OKLAHOMA CITY (AP) — An Oklahoma state senator was booked Thursday on child prostitution charges for allegedly hiring a 17-year-old boy for sex, leading to calls for his resignation and a separate internal investigation into his years of work with a youth program.
Ralph Shortey, a 35-year-old conservative Republican who has a wife and three young daughters, surrendered to authorities on charges of engaging in child prostitution, transporting a minor for prostitution and engaging in prostitution within 1,000 feet of a church. He was released after about two hours on a $100,000 bond.
“I have no comment at this time, but I will soon,” he told reporters outside of the jail.
Court records didn’t show if he had retained an attorney, and Shortey didn’t reply to texts and voicemails seeking comment.
The allegations led to Shortey’s removal from his volunteer position with the Oklahoma City YMCA’s Youth and Government program, in which he has been active for 17 years and served as a chaperone on several out-of-state trips, YMCA spokeswoman Brenda Bennett said. She said she was unaware of any allegations of wrongdoing involving Shortey’s work for the program, but that the agency is conducting an internal investigation due to the nature of the criminal case.
Acting on a tip from the teen’s father, police went to the Super 8 Hotel in the Oklahoma City suburb of Moore last week to check on the boy, who was seen going into a room with a man, according to a police report. The officers were told the boy had solicited sex through Craigslist on other occasions and had a history of drug abuse.
The officers smelled marijuana smoke coming from the room and found Shortey and the teen alone inside.
A search of the teen’s tablet uncovered a series of sexually explicit exchanges in which Shortey referred to the teen as “baby boy” and offered him cash in exchange for “sexual stuff,” according to a police report. The conversation had started with the teen messaging Shortey that he needed “money for spring break,” police wrote. Officers also found lotion and an open box of condoms inside backpacks in the room.
Shortey and the teen both told the officers that they had known each other for about a year, having met through Craigslist and later communicating via the messenger application Kik, which has been criticized as being unsafe for minors.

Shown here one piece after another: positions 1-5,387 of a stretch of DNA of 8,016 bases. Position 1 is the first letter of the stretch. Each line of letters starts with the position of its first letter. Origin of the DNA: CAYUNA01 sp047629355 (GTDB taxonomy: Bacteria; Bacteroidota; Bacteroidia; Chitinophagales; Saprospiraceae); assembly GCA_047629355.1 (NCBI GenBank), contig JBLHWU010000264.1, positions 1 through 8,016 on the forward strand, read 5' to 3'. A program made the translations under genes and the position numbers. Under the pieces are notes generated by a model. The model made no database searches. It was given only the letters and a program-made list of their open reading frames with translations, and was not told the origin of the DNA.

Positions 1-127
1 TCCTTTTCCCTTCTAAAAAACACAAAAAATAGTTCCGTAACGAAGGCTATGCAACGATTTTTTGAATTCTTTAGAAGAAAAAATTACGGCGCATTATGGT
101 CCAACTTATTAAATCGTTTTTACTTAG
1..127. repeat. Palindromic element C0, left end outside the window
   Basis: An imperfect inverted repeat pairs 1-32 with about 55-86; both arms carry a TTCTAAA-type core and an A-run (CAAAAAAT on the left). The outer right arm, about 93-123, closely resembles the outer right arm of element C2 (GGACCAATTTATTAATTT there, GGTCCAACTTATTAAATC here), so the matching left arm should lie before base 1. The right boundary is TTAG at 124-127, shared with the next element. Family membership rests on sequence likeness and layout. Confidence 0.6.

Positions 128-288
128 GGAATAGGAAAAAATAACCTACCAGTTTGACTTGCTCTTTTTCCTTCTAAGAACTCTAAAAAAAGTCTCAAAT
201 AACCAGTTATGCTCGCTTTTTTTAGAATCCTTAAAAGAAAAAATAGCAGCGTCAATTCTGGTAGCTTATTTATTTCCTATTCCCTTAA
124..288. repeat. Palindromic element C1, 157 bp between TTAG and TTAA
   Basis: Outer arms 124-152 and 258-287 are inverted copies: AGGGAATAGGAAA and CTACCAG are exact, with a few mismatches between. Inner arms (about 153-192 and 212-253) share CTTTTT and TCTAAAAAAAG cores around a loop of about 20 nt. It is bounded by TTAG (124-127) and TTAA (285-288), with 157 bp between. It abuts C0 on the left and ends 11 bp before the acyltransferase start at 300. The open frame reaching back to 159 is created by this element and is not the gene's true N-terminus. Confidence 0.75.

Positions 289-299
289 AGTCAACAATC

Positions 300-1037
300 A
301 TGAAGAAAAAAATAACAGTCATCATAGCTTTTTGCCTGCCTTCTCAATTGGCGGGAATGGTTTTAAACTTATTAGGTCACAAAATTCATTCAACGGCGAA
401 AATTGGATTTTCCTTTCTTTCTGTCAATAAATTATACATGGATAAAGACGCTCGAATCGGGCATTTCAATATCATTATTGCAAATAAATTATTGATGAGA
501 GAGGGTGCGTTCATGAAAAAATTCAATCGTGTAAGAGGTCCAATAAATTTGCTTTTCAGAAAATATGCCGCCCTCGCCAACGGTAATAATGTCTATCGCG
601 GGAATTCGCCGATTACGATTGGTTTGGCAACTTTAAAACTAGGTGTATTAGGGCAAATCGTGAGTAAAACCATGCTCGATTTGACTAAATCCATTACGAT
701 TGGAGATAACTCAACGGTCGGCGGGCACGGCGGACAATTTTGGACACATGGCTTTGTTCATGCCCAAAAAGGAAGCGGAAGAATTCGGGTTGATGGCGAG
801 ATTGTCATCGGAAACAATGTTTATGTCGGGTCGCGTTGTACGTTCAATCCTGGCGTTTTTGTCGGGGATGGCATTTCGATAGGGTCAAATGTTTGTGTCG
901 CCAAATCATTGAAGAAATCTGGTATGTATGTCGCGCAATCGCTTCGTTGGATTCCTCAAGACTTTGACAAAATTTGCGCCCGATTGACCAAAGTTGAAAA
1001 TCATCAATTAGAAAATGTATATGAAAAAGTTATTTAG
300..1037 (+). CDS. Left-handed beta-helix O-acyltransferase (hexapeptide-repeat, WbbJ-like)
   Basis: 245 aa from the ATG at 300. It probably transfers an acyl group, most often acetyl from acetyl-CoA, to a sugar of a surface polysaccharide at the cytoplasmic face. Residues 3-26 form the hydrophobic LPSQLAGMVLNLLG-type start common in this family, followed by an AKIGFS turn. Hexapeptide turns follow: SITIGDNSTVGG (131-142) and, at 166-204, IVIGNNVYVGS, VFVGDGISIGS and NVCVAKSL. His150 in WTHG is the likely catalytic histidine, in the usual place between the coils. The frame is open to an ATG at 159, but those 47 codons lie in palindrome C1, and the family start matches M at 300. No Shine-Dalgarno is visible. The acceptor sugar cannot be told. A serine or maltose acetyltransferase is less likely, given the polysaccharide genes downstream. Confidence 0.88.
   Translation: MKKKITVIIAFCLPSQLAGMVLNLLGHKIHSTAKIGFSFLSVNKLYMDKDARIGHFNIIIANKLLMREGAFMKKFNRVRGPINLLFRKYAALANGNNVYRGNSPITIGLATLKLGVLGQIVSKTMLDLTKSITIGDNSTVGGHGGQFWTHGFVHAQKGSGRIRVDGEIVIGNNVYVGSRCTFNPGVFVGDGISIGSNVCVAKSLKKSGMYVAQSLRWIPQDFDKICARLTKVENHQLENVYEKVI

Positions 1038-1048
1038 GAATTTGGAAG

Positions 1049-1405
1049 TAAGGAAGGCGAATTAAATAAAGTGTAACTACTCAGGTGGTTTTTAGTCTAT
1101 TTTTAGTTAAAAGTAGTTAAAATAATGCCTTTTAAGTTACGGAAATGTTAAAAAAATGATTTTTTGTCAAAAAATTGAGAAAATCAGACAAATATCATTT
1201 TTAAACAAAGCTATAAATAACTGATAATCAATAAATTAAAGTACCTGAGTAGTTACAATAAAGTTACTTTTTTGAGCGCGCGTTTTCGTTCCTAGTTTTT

The age of consent in Oklahoma is 16, but Oklahoma’s child prostitution statute applies to any person under 18 years old. It’s unclear from the police report or charging documents if Shortey and the teen actually had sex. But prosecutor Susan Caswell said her office wouldn’t have to prove they did.
“Soliciting refers to offering money in exchange for sex,” Caswell said. “You don’t have to perform the act.”
The state Senate imposed sanctions Wednesday on Shortey, voting 43-0 for a resolution that accused him of “disorderly behavior” and stripped him of much of his power and many perks. After his arrest Thursday, Republican Gov. Mary Fallin and the chamber’s top Republican and Democrat called for Shortey’s immediate resignation, saying he couldn’t adequately serve his Oklahoma City district given the circumstances.
If he doesn’t resign, Shortey, who was a county coordinator and early supporter of Donald Trump’s presidential campaign, could be expelled with a two-thirds vote, or 32 members in the 48-member body.
During his seven years in the state Senate, Shortey built a name for himself by pushing bills targeting those living in the country illegally and expanding gun rights. He routinely voted with his Republican colleagues on bills targeting gay and transgendered people, including a measure passed earlier this year that would allow business owners to discriminate against gay people.
“He was never vitriolic about it, but he would make the bad votes,” said Troy Stevenson, director of Freedom Oklahoma, a gay rights advocacy group.
Shortey faced fierce public criticism earlier this year when he sponsored a bill to stiffen the penalties for drug possession within 1,000 feet of a school or church, even after Oklahoma voters in November voted to make such crimes misdemeanors.
Before his arrest, Shortey was perhaps best known for introducing a bill in 2012 that would have banned the use of aborted human fetuses in food — a measure that drew widespread ridicule and was never granted a hearing in a Senate committee.
Associated Press writers Tim Talley and Ken Miller in Oklahoma City contributed to this report.